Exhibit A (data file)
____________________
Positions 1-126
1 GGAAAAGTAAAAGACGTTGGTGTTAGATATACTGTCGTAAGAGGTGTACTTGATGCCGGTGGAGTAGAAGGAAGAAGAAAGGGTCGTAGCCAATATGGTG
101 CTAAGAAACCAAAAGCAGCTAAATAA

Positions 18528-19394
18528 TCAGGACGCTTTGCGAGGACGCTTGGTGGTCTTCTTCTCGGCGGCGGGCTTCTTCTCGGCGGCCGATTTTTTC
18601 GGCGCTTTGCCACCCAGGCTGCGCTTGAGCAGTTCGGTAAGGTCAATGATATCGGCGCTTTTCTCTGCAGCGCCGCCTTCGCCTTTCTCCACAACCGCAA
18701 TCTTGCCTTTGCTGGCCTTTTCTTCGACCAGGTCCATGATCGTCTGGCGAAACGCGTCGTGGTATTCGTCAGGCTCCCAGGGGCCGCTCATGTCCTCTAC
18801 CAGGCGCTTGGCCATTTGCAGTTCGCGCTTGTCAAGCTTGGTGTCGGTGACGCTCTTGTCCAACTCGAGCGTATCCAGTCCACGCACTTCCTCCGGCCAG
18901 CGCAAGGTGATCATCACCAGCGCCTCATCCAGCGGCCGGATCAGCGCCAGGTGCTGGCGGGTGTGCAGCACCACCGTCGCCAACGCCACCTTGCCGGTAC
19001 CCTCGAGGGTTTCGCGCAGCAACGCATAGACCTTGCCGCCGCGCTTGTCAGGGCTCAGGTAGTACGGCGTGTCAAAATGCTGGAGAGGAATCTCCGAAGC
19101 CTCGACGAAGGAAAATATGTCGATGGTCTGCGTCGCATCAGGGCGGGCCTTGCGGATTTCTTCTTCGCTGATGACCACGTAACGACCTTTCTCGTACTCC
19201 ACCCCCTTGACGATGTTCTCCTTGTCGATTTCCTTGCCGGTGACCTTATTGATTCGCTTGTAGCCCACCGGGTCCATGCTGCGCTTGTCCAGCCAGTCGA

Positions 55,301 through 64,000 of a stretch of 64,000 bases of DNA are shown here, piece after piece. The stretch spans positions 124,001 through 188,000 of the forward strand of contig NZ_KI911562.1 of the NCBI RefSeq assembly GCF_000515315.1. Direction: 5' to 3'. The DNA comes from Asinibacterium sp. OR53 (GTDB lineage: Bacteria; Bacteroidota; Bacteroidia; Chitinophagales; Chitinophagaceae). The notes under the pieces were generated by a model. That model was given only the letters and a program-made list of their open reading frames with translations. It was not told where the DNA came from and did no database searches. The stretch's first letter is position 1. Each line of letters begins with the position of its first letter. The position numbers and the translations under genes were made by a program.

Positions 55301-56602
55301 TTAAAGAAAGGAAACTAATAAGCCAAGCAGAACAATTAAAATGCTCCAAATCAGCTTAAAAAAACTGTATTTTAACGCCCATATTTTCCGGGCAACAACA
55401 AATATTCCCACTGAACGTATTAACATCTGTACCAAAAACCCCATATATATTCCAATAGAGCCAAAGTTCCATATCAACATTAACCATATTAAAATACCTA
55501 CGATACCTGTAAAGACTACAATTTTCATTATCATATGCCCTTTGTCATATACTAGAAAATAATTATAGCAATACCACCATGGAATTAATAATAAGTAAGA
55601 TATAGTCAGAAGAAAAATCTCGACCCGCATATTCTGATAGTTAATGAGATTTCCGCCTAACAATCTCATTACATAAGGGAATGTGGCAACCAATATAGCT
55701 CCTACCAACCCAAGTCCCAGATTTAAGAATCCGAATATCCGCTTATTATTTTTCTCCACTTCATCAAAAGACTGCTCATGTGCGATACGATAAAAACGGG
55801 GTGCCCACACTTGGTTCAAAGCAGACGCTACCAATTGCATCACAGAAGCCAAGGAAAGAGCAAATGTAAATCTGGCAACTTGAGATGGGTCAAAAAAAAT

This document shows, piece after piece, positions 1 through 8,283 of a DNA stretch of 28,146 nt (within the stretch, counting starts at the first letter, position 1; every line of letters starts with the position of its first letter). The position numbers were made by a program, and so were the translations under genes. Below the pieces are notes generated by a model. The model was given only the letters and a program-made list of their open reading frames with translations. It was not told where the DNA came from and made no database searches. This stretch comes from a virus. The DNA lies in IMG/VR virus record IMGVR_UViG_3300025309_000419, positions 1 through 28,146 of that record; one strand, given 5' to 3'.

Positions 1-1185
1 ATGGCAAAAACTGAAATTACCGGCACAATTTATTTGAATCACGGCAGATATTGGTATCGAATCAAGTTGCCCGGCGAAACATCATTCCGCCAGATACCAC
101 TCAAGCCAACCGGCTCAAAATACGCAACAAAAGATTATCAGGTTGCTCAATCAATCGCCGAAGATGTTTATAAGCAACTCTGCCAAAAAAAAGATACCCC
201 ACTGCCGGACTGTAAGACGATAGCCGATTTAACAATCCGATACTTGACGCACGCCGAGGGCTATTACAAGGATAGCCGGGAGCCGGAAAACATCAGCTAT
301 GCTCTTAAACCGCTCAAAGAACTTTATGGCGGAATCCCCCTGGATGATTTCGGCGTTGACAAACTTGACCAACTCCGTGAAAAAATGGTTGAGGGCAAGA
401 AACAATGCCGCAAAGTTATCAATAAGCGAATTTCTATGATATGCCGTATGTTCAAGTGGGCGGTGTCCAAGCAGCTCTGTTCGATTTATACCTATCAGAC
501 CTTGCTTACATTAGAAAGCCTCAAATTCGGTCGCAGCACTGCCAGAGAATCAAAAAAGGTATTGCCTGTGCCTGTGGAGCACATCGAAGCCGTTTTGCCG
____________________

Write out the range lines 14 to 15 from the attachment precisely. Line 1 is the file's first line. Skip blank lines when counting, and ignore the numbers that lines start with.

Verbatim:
Positions 55301-56602
55301 TTAAAGAAAGGAAACTAATAAGCCAAGCAGAACAATTAAAATGCTCCAAATCAGCTTAAAAAAACTGTATTTTAACGCCCATATTTTCCGGGCAACAACA